In the first attempt, I put a crossbar in front of it and tried to cut off the supernatant with the cutter knife. That was pretty tedious and not very effective. So sawed off the multifunction tool and the handles flush with the wooden staff. That went quickly and the edge looked all around now uniform.

Planting planters yourself - Douglas fir planter: Douglas

It is tedious with the cutter knife.

Planting planters yourself - Douglas fir planter: yourself

The oscilation tool is much faster.

Drill holes for screwing the planter

Before we start assembling, the screw holes have to be pre-drilled. This prevents the wood from bursting.

To measure we put the mortar barrel with the opening down on the workbench and pile up a corner with the planks. Then a sawn batten is placed in the corner. This is as long as the three decking boards on top of each other, but is down on the covenant on tap. As a result, the batten sticks out and later forms feet that lift the planter slightly off the ground.

Planting planters yourself - Douglas fir planter: mortar

Measure each to the middle of the bar

Planting planters yourself - Douglas fir planter: yourself

and thus determine the measure for drilling.

Now a point that gave me a lot of pleasure: I set up the bench drill with stops and my wife has drilled the holes. The fact is certainly nothing special, but she noticed how important good tools are. "That's great. It took me five times as long to draw and use a cordless drill. " This goes down like oil and the next discussion about buying tools will certainly be a lot easier.

But back to the construction of the planter. When drilling the boards, care must be taken that the holes between the short and long boards are slightly offset in height. Otherwise you run the risk that the screws later meet in the batten and tilt.

Planting planters yourself - Douglas fir planter: planter

With stops, the holes are made fix.

Planting planters yourself - Douglas fir planter: Douglas

Attention: move holes in height.

Assembly of the planter

Now we can start with the assembly, for which we turn the mortar barrel upside down again and thus determine the mounting position of the first batten. Fix briefly and the first screw can be screwed in.

On the next screw and especially on the second side, always check that everything is at an angle. Later nothing can be corrected.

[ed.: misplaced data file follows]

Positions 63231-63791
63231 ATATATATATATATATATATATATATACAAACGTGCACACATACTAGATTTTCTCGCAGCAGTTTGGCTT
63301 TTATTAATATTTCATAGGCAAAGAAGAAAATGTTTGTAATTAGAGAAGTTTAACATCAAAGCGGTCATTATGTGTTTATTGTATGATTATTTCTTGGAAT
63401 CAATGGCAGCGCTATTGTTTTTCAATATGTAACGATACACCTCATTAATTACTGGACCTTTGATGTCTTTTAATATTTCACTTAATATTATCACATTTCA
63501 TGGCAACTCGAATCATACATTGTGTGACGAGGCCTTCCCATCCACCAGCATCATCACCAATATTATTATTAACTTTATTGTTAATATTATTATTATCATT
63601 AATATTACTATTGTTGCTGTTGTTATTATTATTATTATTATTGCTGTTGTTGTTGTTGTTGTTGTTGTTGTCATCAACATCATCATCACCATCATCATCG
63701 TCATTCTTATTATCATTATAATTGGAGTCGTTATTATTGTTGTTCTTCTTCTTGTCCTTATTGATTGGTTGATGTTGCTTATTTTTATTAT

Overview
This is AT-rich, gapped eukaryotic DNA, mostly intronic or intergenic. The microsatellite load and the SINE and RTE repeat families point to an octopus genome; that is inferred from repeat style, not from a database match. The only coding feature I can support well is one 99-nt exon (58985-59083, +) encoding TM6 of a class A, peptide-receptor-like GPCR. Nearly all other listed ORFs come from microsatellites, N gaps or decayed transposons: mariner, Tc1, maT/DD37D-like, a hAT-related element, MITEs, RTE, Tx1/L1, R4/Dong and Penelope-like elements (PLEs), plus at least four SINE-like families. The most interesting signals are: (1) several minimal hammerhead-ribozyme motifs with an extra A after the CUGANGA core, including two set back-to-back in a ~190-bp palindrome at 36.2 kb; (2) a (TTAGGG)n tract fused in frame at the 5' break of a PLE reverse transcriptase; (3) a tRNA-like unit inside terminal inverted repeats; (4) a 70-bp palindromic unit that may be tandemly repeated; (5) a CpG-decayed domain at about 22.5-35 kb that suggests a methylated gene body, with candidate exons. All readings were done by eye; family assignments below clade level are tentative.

Planting planters yourself - Douglas fir planter: planters

Fix the height of the batten.

Planting planters yourself - Douglas fir planter: yourself

Pay attention to the angularity.

Planting planters yourself - Douglas fir planter: mortar

The front ends are finished.

Similar and above all again with an angle, then the long boards are screwed on. To do this, stack up all three planks and, if necessary, convey small differences in the cut. The wood works in the open later anyway and little projections are hardly noticeable.

Planting planters yourself - Douglas fir planter: planter

Check angle and fix.

Planting planters yourself - Douglas fir planter: Douglas

Convey small mistakes.

Planting planters yourself - Douglas fir planter: planters

The planter is almost ready.

Build additional supports (feet) and the planter

So that our planter later carries the burden of the earth, he needs additional feet on the long sides, which we attach now.

For this we put the bucket on its feet and can place the additional feet directly on the workbench. Align now in the middle and at an angle and already they can be screwed on.

As the holder for the mortar cask is attached to the middle feet later with earth, the lower screw connection may be a bit more massive. Alternatively, however, may also be bricks or something similar, which is later simply placed under the mortar. The additional stabilization may therefore be quite creative.

After a treatment with oil, glaze or whatever is desired, the planter can be stocked. But do not forget the holes in the bottom of the mortar barrel to prevent waterlogging.

Planting planters yourself - Douglas fir planter: yourself

Fix and screw on additional feet.

Planting planters yourself - Douglas fir planter: yourself

Additional supports carry the heavy mortar.

Planting planters yourself - Douglas fir planter: planters

The planter is ready for oiling or glazing.

Douglas fir wood enters our garden

My wife likes Douglas fir and there will surely be more projects to follow. Three have already become and see what I can think of.

Planting planters yourself - Douglas fir planter: Douglas

Planter from Douglas fir

Planting planters yourself - Douglas fir planter: Douglas

Birdhouse for surveillance cameras

Planting planters yourself - Douglas fir planter: mortar

Raised bed of Douglas fir


Picture sources:
all pictures: Riccardo Düring

Video Board: Dutchman Planter - Bare Root Material